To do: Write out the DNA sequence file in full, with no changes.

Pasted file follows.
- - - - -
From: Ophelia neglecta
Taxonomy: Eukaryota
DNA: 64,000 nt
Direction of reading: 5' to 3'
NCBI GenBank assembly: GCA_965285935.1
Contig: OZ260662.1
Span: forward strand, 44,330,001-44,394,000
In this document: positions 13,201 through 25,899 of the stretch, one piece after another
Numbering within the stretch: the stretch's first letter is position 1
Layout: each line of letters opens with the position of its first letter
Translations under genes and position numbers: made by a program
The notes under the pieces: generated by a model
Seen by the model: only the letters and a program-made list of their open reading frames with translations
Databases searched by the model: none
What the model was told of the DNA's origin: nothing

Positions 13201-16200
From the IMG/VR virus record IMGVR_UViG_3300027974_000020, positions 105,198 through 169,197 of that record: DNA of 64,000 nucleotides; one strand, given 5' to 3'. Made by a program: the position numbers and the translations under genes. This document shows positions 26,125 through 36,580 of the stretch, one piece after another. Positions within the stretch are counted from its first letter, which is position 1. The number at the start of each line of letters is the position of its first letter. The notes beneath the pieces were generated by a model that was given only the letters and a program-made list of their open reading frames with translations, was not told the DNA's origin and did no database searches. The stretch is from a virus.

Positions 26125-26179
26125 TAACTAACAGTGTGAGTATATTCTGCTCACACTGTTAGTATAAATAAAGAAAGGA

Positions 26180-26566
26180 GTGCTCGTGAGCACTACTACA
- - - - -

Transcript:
From: Ophelia neglecta
Taxonomy: Eukaryota
DNA: 64,000 nt
Direction of reading: 5' to 3'
NCBI GenBank assembly: GCA_965285935.1
Contig: OZ260662.1
Span: forward strand, 44,330,001-44,394,000
In this document: positions 13,201 through 25,899 of the stretch, one piece after another
Numbering within the stretch: the stretch's first letter is position 1
Layout: each line of letters opens with the position of its first letter
Translations under genes and position numbers: made by a program
The notes under the pieces: generated by a model
Seen by the model: only the letters and a program-made list of their open reading frames with translations
Databases searched by the model: none
What the model was told of the DNA's origin: nothing

Positions 13201-16200
From the IMG/VR virus record IMGVR_UViG_3300027974_000020, positions 105,198 through 169,197 of that record: DNA of 64,000 nucleotides; one strand, given 5' to 3'. Made by a program: the position numbers and the translations under genes. This document shows positions 26,125 through 36,580 of the stretch, one piece after another. Positions within the stretch are counted from its first letter, which is position 1. The number at the start of each line of letters is the position of its first letter. The notes beneath the pieces were generated by a model that was given only the letters and a program-made list of their open reading frames with translations, was not told the DNA's origin and did no database searches. The stretch is from a virus.

Positions 26125-26179
26125 TAACTAACAGTGTGAGTATATTCTGCTCACACTGTTAGTATAAATAAAGAAAGGA

Positions 26180-26566
26180 GTGCTCGTGAGCACTACTACA